I had the pleasure of attending the opening night of Royal Shakespeare Company‘s masterpiece, Matilda the Musical, at Curve Leicester last night as the curtain raised on its highly anticipated UK tour. Resident at the Cambridge Theatre, Matilda the Musical now embarks on its first venture around the country since it opened at Stratford Upon Avon 8 years ago and it’s still as vivacious, vibrant and downright hilarious as it was the day it opened.
It’s a story we all know and love. Based on the popular book by Roald Dahl, we visit a lonely little girl called Matilda, who is continually ostracised and shunned by the very people who are supposed to love her unconditionally – her family. Matilda finds solace in her books and regaling her charming librarian with fantastical stories. Eventually, her incredible intelligence catches the eye of her teacher, Miss Honey, eventually leading to both Matilda and Miss Honey to find happiness and a new-found family in each other.
Before we get our happily ever after, however, Matilda encounters the wickedness that is headmistress Miss Trunchbull, who takes sheer delight out of bullying children and locking them in the dreaded Chokey. Matilda’s anger at the unfairness of the situation leads her to unlocking magic powers, which eventually help her and her classmates to revolt against the evil headmistress, and get their school back. It’s a well-known story that is bound to bring a tear to the eye at times, and although the story is quite far-fetched in parts (even more so on stage), it’s rooted in the very basic, very understandable fact that every single child needs to feel loved and understood.
This is a cast full of insanely talented kids. You know – the sort that make you take a good long look at yourself and wonder how they have more talent in their little finger aged 10 than you have in your entire body aged 25. Matilda’s self-proclaimed ‘best friend’ Lavender (Louella Asante-Owusu) was fantastic and incredibly funny in her role. Elliot Stiff as Bruce and Lyla Toplass as Amanda also deserve a lot of praise, and are all already very impressive triple threats for such young kids.
Mr and Mrs Wormwood (Sebastian Torkia, Rebecca Thornhill) were downright hilarious and almost totally stole the show. For two such dark characters that could very easily have been penned as archetypal ‘baddies’, with their constant evil quips to Matilda and their foul way of looking at the world, these two received a well-deserved ovation rather than classic pantomime ‘boos’ at the end for delivering pure comedy gold throughout the show. Their costumes were almost as impressive as Mr Wormwood’s larger than life hair.
Craig Els simply blew me away as Miss Trunchbull. Having played Trunchbull in the West End, his knowledge of the role is palpable. With incredibly tight comedy timing, Craig delivers every evil look and witty one-liner perfectly. It’s hard to sum up just how good he really is in this role – his performance is a triumph and complemented perfect by Miss Honey (Carly Thoms), who spreads sweetness and light to every scene she enters. Her version of ‘My House’ is heartbreaking and is sure to bring a tear to the eye.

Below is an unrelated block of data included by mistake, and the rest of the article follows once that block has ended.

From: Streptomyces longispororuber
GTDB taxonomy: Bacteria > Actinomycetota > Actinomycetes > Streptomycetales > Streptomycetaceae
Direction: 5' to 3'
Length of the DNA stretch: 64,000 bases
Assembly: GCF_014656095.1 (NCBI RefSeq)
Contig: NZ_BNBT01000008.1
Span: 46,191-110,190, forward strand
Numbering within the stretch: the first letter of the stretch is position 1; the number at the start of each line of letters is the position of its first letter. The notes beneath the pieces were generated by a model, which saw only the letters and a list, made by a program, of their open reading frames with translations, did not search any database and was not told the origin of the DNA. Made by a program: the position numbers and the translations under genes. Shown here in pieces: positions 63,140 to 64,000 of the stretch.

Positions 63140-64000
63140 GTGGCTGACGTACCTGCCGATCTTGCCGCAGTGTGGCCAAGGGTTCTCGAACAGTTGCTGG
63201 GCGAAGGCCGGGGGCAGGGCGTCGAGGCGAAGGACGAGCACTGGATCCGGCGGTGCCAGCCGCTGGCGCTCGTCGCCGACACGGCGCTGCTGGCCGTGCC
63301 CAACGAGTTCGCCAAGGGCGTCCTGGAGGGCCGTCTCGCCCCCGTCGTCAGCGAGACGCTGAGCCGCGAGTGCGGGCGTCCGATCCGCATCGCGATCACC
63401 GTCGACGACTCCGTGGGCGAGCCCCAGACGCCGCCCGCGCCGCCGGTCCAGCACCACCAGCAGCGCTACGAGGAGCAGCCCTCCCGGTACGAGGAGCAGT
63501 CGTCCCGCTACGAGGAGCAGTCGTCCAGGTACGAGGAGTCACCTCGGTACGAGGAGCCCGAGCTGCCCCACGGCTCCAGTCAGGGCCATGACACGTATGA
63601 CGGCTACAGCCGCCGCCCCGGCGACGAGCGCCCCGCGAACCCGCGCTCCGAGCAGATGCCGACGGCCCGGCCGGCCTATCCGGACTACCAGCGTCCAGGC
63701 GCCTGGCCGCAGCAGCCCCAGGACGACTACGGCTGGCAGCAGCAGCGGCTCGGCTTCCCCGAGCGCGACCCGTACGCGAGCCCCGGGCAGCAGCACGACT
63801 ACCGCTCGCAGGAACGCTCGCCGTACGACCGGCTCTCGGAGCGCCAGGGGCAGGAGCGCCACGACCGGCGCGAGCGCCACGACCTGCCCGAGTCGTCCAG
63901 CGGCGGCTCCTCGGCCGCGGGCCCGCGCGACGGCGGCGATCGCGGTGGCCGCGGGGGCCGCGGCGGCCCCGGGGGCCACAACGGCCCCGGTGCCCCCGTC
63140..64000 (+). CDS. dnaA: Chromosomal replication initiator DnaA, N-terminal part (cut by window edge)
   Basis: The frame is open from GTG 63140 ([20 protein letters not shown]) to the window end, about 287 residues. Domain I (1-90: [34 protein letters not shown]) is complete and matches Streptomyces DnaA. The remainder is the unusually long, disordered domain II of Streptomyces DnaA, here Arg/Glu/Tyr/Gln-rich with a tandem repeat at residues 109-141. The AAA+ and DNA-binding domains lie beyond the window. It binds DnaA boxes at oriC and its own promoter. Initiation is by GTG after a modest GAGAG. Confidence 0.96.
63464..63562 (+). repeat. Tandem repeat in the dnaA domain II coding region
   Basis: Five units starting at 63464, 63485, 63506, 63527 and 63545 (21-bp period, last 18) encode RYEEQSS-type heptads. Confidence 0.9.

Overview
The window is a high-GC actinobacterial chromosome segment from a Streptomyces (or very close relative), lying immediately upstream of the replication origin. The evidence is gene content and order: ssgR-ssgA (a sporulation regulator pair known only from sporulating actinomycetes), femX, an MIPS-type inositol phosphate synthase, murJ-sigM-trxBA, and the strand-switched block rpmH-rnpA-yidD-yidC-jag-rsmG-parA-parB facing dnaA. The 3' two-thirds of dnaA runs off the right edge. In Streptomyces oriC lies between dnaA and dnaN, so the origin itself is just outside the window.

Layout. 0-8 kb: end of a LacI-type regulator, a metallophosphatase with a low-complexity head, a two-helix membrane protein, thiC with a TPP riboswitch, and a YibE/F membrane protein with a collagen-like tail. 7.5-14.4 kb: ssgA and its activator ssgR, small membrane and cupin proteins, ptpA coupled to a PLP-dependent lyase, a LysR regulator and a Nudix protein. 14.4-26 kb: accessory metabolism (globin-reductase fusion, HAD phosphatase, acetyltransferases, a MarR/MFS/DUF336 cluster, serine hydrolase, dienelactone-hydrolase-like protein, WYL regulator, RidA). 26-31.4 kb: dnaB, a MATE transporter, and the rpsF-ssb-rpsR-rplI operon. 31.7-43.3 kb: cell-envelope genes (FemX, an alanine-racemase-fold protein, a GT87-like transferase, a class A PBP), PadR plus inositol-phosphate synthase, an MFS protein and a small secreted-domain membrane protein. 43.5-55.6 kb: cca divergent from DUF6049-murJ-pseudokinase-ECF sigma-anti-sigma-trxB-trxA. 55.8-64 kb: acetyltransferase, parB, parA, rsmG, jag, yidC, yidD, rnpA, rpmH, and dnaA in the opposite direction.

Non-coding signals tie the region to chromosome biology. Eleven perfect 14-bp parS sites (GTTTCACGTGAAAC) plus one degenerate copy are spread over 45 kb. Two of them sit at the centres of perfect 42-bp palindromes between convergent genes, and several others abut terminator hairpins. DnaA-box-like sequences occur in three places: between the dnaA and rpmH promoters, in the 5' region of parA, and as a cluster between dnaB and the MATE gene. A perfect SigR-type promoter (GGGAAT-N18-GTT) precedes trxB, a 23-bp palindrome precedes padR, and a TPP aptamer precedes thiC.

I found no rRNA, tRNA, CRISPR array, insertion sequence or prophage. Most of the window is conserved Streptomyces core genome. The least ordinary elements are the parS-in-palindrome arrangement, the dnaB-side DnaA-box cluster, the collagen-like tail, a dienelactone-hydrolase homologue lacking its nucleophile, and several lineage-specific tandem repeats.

Last but certainly not least, treading the boards as Matilda last night was Nicola Turner, who did an absolutely phenomenal job as our leading lady. With a voice big and strong enough to fill the entire auditorium (and then some), this little girl has an incredibly promising future ahead of her. In a role that must be quite hard to put your own stamp on when it’s choreographed down to a T, she makes it her own and embodies the character completely. With both beautiful and powerful vocals, and she nails every single song she turns her attention to.
Choreography by Peter Darling is jaw-droppingly good, unsurprisingly. I dare you to not take a sharp intake of breath during songs such as When I Grow Up and School Song when one foot or hand wrong from one of these youngsters will cause injury.
I can’t review the show without mentioning the genius that is Tim Minchin, who penned the music and lyrics to this masterpiece. I can only hope that Tim goes on to write many, many more musicals as this world simply needs much more of his musical genius. The score is an absolute treat to listen to and I urge anyone who can’t go and see the show itself to at least listen to the soundtrack – it’s just incredible.
Some movie-turned-musicals struggle to live up to the hype of the film they’re based on, but Matilda finds its own home on stage. The stage story features aspects that aren’t included in the film, and equally leaves other bits out. The stage show is an entirely different entity to the film, and perfectly complements it without trying to emulate it or improve it.
Acting, direction, choreography, lighting, set design, costumes – every single aspect of this production is simply sublime. If I could give it more than 5 stars, I would.
Reviewed by Rosie Bambury
Photo: Manuel Harlan
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